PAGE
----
“It’s a little ridiculous,” said Singer. “If Facebook doesn’t have monopoly power, nobody does.”
For Singer, the takeaway is that the proper vehicle for tech breakups is legislation, not court battles. Tech’s leading critics on Capitol Hill, including Rep. Ken Buck (R-Colo.) and Sen. Amy Klobuchar (D-Minn.), rallied around similar arguments Monday. “Advocates for legislative reforms are going to say this shows why we need new statutes,” former Republican FTC chair William E. Kovacic told The Post. “This will be their chief example.” David Segal, executive director of the left-leaning digital-rights group Demand Progress, said the ruling suggests legislation should “leave the courts with as little discretion as possible.”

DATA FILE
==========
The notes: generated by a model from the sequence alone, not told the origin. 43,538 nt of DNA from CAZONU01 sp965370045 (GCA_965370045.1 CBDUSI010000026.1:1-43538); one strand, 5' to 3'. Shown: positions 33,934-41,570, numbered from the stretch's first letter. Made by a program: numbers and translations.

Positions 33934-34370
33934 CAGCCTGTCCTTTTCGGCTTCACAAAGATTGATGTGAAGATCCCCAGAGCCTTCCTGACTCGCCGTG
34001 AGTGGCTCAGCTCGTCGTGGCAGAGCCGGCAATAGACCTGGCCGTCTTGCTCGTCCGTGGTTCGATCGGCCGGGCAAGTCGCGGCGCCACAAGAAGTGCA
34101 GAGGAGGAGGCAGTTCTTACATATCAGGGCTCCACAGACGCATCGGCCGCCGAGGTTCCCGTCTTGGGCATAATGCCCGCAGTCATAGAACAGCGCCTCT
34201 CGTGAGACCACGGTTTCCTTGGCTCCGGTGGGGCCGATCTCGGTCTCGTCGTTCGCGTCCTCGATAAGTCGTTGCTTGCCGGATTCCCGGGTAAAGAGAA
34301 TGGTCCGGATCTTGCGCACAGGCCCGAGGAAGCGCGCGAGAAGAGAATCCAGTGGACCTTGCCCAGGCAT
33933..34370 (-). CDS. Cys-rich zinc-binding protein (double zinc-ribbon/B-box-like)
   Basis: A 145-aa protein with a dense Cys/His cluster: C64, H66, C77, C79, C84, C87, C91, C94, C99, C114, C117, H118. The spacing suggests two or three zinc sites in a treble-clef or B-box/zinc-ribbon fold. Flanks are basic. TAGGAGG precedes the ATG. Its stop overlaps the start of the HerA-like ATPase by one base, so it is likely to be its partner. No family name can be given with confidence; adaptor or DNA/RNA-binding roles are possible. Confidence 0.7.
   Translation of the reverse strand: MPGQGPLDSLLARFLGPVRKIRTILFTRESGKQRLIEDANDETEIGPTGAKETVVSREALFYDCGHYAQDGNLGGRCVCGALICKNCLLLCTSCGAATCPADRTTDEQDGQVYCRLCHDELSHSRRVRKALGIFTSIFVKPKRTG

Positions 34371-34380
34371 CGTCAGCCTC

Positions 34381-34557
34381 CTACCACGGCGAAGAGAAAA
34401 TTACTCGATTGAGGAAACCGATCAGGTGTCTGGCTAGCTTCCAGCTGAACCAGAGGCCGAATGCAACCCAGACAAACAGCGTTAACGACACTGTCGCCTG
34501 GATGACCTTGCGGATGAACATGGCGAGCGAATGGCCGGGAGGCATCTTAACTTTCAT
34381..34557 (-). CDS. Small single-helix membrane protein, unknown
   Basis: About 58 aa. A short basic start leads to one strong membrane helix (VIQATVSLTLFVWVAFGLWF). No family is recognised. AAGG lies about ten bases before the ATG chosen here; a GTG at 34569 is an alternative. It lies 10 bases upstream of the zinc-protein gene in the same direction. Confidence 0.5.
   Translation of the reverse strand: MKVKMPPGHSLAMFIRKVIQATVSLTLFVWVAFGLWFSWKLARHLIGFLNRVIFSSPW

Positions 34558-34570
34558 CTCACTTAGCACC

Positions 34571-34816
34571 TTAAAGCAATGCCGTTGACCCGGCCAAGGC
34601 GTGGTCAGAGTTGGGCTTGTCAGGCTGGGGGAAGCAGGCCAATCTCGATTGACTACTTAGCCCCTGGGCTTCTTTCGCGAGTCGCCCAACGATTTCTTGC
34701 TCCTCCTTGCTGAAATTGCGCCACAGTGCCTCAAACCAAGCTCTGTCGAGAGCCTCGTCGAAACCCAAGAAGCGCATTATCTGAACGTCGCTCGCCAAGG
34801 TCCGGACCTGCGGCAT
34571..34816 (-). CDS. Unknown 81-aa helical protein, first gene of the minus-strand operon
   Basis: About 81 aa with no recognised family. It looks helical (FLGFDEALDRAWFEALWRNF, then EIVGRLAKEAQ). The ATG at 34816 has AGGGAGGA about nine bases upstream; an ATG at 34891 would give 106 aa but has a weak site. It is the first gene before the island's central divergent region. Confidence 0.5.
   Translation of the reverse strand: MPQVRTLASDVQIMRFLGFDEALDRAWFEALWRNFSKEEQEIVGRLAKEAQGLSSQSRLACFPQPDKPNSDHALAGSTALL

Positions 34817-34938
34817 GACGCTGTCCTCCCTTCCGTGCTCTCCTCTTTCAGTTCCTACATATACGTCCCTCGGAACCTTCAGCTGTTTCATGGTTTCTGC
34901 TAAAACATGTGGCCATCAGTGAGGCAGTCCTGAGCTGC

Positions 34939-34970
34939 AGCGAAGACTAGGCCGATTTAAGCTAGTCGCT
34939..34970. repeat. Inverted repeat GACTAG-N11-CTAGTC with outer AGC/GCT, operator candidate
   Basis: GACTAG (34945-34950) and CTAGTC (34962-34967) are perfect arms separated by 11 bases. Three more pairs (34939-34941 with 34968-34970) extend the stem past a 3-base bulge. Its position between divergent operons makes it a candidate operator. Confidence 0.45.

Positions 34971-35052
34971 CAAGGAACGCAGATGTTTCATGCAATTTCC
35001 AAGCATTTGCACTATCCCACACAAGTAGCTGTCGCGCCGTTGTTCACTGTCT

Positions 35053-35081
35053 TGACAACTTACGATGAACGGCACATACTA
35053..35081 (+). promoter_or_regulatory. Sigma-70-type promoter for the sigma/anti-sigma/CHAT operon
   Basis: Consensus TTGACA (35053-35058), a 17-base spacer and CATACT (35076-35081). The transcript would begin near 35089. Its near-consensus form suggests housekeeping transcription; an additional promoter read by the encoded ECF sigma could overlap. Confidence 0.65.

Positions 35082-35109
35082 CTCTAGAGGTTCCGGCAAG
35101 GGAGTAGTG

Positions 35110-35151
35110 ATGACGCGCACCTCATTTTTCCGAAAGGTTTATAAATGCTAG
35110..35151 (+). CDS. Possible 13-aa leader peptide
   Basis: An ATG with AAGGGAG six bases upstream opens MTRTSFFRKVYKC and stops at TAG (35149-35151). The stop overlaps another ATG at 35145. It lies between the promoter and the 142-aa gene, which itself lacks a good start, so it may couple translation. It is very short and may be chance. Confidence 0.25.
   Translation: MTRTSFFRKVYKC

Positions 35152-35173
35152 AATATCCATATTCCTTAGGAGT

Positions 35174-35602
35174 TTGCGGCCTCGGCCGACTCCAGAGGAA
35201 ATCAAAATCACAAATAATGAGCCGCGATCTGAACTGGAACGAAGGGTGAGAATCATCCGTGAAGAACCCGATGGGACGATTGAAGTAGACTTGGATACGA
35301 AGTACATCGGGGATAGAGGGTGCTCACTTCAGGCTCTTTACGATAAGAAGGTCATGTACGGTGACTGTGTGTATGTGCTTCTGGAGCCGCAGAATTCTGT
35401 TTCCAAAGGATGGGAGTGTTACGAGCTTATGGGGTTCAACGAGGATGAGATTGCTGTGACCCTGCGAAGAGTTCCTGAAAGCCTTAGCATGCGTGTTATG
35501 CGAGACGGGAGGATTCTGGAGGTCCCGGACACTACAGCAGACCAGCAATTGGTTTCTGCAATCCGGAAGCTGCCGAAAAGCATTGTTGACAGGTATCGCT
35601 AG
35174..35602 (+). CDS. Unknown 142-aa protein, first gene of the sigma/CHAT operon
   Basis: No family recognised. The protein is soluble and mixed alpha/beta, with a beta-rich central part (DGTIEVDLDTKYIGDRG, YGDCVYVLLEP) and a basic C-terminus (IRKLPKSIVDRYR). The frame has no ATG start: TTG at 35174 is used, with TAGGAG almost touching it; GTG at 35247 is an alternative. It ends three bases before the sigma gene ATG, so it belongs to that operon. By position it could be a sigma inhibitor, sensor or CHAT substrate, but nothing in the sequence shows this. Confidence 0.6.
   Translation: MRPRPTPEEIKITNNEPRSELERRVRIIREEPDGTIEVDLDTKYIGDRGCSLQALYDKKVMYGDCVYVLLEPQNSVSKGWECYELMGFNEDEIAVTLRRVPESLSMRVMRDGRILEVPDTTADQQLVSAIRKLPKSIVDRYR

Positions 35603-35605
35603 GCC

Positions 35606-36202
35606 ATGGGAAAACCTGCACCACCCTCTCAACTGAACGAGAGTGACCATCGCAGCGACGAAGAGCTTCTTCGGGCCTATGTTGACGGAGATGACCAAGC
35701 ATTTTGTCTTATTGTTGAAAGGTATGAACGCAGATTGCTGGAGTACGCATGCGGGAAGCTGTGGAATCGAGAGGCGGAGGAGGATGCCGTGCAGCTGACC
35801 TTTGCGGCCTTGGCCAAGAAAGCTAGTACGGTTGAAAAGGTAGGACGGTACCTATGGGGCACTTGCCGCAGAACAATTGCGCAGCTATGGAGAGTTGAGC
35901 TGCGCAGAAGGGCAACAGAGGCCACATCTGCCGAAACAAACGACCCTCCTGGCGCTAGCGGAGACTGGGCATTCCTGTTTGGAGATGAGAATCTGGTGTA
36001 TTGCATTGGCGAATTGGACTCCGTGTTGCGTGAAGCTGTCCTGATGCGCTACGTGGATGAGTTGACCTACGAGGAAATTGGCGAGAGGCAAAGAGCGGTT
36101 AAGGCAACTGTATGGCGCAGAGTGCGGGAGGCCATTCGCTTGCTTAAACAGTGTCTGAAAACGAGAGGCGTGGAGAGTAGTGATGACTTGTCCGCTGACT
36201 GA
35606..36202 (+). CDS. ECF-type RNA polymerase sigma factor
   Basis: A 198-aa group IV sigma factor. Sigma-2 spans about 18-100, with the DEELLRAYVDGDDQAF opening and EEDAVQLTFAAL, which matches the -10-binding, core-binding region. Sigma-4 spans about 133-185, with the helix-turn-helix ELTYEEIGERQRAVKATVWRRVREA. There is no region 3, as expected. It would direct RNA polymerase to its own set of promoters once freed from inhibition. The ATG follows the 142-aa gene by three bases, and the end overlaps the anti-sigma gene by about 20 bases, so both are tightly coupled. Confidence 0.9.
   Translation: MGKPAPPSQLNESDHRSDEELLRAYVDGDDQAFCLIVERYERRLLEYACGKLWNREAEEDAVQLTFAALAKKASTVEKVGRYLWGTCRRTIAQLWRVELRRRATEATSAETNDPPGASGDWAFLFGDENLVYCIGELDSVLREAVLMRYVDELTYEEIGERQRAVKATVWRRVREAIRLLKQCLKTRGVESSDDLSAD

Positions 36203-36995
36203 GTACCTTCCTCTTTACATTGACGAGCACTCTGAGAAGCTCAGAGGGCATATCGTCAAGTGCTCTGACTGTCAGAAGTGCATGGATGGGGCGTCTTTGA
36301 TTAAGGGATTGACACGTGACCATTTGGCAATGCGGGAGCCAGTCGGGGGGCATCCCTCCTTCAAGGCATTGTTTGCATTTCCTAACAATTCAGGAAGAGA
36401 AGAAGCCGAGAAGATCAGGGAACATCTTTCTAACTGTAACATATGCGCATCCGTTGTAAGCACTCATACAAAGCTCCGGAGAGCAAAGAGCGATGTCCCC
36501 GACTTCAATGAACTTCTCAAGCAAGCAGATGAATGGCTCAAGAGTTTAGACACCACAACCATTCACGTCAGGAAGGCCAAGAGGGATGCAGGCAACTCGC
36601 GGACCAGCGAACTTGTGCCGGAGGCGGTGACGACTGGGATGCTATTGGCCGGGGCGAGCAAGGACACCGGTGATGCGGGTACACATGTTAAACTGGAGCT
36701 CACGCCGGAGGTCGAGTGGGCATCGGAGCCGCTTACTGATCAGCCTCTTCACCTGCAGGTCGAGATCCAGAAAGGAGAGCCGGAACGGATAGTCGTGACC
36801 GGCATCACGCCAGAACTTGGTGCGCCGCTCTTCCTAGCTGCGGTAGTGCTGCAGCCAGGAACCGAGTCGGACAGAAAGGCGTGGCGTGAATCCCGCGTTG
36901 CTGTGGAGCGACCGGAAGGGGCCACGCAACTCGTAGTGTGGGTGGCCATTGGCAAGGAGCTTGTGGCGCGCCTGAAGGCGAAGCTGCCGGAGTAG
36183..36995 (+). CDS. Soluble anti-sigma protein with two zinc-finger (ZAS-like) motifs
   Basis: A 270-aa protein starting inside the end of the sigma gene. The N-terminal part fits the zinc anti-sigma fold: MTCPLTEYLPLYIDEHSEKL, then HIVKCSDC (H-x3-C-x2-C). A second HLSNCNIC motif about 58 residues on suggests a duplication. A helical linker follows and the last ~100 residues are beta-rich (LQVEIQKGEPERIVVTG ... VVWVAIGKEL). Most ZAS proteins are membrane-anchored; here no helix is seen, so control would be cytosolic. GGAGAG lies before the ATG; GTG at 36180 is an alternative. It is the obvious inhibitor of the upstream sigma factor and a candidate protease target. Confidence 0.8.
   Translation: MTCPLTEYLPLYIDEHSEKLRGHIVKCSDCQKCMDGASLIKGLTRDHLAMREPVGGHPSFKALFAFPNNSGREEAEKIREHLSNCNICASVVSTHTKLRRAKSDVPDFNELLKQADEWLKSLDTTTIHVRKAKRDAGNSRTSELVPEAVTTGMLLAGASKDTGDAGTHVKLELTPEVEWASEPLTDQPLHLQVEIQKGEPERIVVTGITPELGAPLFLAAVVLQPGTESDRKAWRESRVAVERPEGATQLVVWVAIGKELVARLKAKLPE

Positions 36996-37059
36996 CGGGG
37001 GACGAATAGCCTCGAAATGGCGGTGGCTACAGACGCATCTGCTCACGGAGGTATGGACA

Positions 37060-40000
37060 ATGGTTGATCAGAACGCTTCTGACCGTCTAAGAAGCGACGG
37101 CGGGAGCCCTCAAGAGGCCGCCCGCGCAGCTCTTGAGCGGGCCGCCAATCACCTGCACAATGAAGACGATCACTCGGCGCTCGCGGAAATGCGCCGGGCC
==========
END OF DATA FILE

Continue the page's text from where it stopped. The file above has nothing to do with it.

It’s noteworthy from a political standpoint that an antitrust suit filed by Donald Trump’s FTC was dismissed by a federal judge appointed by Barack Obama. Republican lawmakers who had supported the lawsuits but balked at a legislative overhaul might now be more inclined to support the latter. Over the weekend, House GOP leader Kevin McCarthy (R-Calif.) had sought to counter the antitrust package by laying out a plan that focused instead on expediting antitrust court processes while holding platforms liable for content moderation. The Facebook ruling should make it clear that if the goal is reining in online platforms, expedited court rulings aren’t the answer.